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Your Guide to Creating Psychological Safety in the Workplace

Promoting a psychologically safe working environment in times of economic uncertainty, and beyond

Christina M. Moran, Ph.D
Industrial/organizational psychologist with 17 years experience in HR and leadership
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Trust, psychological contract, and psychological safety are all labels that can signal the feeling of comfort, or a lack of feeling threatened, in social settings.

William Kahn defined psychological safety in 1990 as “the sense of being able to show and employ one’s self without fear of negative consequences to self-image, status or career” Why does this matter at work? What is the importance of psychological safety in the context of people management? Read on to find out. 

In This Article

What Psychological Safety Means to Workers

We all can think of experiences where we had to “hype ourselves up” to go to work, or felt like we were donning a mask to cope until the end of the day. In addition to suggesting we need to be inauthentic in order to be compatible with our work environment, these behaviors are indicative that we feel the need to shield or guard ourselves. This mask we show team members is a defense against experiences that may threaten our sense of self-esteem and safety throughout the shift.

Feeling like you have to maintain a false version of yourself at work is indicative of an organization that lacks psychological safety.

Constantly bracing ourselves for a potential threat puts our bodies in a state of hypervigilance, activating our nervous systems and causing exhaustion, agitation, poor mental health, and a host of other undesirable outcomes. 

On the flip side, the experience of having a psychologically safe workplace is a signal to our bodies that it is ok to be calm. In recent decades, volumes of research have been created showing the benefits of mindfulness and similar practices— all of which work by calming the nervous system (to put it simply).

When people are in a state of calm (or a lack of hypervigilance), they are better able to concentrate and focus. A person in this frame of mind is not as affected by minor experiences that threaten to color the rest of their day. Further, hypervigilance can have a contagious effect on the employee experience of other team members, signaling to them that they should be hypervigilant as well. So the emotional state of one worker can affect the greater system, and it’s likely pretty clear which emotional state (calm or hypervigilance) would be preferable in that situation.  

Why People Leaders Should Prioritize a Psychologically Safe Work Environment

As mentioned above, hypervigilance and other human states can be contagious in any social setting, including work. This applies to other employees as well as to leaders of those organizations. The old “poison in the water” adage can become a reality if psychological safety and work culture are not prioritized. Psychological safety, and feelings of safety in general, are a hallmark of healthy relationships, and work is no exception. 

In addition, I don’t know many people who seek to work in environments where they feel “on edge” frequently. Naturally, we must separate psychological safety from physical safety which, in the case of many service careers, is compromised as part of the job.

Promoting a culture of psychological safety is a tactic to build a healthy organization, both for the people who are already part of the team, as well as to attract new talent. Further, it creates the sense that innovation and calculated risk-taking are “safe” to engage in— that interpersonal risk-taking is a shared belief supported by the organization, and that “failure” is seen as a learning opportunity rather than the result of a personal deficiency.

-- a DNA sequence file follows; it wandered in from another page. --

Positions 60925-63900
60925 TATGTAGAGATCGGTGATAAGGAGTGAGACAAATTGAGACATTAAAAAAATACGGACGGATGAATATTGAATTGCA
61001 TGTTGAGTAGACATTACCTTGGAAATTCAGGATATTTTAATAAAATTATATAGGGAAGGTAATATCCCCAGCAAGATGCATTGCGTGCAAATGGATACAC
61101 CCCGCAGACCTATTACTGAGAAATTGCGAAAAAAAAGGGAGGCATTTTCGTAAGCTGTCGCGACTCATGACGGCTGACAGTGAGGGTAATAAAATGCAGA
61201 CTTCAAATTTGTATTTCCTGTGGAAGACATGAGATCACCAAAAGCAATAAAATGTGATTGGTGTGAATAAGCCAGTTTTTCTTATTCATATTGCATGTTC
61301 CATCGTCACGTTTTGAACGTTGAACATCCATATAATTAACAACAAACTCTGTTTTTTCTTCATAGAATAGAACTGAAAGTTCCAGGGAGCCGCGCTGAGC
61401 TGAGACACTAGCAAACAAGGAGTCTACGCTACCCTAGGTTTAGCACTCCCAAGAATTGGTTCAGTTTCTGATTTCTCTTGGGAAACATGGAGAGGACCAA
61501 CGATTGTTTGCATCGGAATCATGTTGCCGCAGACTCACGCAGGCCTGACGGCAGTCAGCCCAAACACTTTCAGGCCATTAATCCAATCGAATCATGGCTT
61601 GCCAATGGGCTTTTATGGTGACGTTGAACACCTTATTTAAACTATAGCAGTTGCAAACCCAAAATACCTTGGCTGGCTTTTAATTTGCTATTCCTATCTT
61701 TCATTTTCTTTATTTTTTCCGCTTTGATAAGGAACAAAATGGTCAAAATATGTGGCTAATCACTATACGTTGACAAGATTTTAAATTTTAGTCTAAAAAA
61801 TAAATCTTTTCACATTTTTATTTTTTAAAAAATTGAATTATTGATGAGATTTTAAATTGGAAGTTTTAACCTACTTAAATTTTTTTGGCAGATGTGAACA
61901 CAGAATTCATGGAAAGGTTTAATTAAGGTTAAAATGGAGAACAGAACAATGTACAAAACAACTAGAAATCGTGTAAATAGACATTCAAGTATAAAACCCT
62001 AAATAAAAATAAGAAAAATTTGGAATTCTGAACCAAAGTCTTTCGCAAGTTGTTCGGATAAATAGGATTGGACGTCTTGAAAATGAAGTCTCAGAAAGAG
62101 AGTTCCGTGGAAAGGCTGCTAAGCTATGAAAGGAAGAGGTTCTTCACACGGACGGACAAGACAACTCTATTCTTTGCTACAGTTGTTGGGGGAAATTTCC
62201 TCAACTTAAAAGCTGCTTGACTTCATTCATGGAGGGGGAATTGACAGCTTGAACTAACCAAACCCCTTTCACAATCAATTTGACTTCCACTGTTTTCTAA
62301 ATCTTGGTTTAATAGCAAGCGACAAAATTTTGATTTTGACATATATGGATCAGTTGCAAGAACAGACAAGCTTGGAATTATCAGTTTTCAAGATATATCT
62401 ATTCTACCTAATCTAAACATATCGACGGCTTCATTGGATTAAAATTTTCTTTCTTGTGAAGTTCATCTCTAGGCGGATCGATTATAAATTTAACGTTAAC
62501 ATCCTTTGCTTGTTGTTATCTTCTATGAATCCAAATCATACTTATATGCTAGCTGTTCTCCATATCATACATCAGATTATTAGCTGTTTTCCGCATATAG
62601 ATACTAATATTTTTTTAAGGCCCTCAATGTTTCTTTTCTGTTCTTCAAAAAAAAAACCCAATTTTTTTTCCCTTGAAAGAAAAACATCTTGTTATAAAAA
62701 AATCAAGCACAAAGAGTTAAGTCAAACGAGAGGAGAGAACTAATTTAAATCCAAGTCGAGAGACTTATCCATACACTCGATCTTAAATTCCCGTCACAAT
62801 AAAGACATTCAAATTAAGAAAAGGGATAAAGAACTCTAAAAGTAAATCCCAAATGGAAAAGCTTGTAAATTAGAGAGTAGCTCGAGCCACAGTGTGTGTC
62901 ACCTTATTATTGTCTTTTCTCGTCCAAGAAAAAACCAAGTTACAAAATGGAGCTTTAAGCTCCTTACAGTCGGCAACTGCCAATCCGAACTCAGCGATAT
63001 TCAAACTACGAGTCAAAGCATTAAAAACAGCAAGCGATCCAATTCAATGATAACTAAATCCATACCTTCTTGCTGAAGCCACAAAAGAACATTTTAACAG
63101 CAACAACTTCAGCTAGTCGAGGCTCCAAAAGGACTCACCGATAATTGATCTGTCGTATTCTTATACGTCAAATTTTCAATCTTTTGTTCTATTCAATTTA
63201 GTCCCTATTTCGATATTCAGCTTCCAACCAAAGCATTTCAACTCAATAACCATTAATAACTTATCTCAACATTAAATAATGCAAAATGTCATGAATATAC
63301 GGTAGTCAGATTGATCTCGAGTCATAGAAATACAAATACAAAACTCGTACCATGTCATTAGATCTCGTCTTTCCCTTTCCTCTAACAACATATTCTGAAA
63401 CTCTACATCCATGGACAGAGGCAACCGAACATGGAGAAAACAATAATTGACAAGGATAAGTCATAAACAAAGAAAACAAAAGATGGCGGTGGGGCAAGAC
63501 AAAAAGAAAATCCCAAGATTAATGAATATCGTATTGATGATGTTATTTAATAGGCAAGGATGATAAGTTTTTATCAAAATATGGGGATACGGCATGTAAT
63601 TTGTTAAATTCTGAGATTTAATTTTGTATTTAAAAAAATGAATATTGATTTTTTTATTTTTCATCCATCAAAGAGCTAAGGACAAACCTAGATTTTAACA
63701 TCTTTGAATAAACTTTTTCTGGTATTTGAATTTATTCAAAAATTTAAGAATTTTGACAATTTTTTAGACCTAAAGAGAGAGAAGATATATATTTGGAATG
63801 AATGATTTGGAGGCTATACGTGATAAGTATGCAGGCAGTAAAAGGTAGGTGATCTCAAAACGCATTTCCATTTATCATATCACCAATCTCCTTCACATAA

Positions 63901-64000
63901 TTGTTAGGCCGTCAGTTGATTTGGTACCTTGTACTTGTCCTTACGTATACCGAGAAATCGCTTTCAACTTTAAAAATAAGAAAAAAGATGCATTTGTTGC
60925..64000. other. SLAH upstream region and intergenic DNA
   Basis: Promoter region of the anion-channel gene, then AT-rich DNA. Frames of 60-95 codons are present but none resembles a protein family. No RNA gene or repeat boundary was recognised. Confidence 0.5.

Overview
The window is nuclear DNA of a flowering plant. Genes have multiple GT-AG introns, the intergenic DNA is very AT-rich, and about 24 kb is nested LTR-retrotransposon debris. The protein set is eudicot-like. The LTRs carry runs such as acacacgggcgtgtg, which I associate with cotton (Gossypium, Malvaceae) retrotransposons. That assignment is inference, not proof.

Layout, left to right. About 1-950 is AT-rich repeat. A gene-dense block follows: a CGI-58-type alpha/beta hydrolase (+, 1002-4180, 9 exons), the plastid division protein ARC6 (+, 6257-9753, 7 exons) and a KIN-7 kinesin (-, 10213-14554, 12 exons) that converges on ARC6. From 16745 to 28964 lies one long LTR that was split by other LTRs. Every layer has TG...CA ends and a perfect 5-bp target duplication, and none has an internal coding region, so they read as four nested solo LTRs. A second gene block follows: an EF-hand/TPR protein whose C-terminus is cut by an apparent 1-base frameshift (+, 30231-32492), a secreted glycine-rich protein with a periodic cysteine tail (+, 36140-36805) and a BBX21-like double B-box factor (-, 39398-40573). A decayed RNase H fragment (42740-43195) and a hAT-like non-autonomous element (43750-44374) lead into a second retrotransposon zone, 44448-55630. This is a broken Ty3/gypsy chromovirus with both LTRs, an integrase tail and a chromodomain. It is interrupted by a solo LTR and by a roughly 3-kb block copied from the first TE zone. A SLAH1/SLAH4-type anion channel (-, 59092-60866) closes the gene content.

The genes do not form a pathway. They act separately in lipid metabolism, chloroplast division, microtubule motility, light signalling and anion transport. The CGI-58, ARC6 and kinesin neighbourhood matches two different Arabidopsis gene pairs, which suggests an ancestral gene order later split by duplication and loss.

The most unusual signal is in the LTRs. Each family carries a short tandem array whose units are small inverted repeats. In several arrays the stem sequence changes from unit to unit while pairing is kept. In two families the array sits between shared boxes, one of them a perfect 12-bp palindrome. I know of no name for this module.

A manager having an open discussion for her employee to promote psychological safety. 

Psychological Safety in Times of Economic Uncertainty 

In times of economic uncertainty, such as the recent pandemic or the recession we are arguably in, psychological safety can feel like a luxury. In times like these, uncertainty threatens confidence in our decision-making, and we become overwhelmingly aware of our own fallibility.

You may be doing everything right in your organization, but the broader world just is not giving off calming vibes due to other factors at play. Accepting a lack of psychological safety as the inevitable status quo is simply not an option for maintaining high-performing teams. Your role as a leader of your organization and owner of the organization’s culture is to maintain an environment that does foster psychological safety within the organization, despite challenging external influences.

To achieve this, enhanced and direct communication may be necessary regarding the impact economic uncertainties are having on your organization. This does not negate the ability to stick to your values and provide as much consistency as you can within the organization. 

The Obstacles that Prevent Workers from Experiencing Psychological Safety 

People bring all kinds of experiences, feelings, and backgrounds with them to work. Some lack the self-awareness to discern their emotional bias from their true experience. Consequently, an organization can do “all the right things” and still have employees who just cannot seem to accept that they are cared about and accepted for who they are.

That being said, it is unlikely that any of us have worked somewhere where we’ve gotten exactly what we wanted exactly when we wanted it. That can create feelings of frustration and a gap between what is and what someone thought would be. This disconnect threatens various levels of psychological safety.

People have a tendency to fill this gap by engaging in an activity called sensemaking. Sensemaking is a term that was introduced in the 1970s by Karl E. Weick and has been defined as "the ongoing retrospective development of plausible images that rationalize what people are doing" (Weick, Sutcliffe, & Obstfeld, 2005, p. 409).

An employee biting a pencil because she is anxious about her work.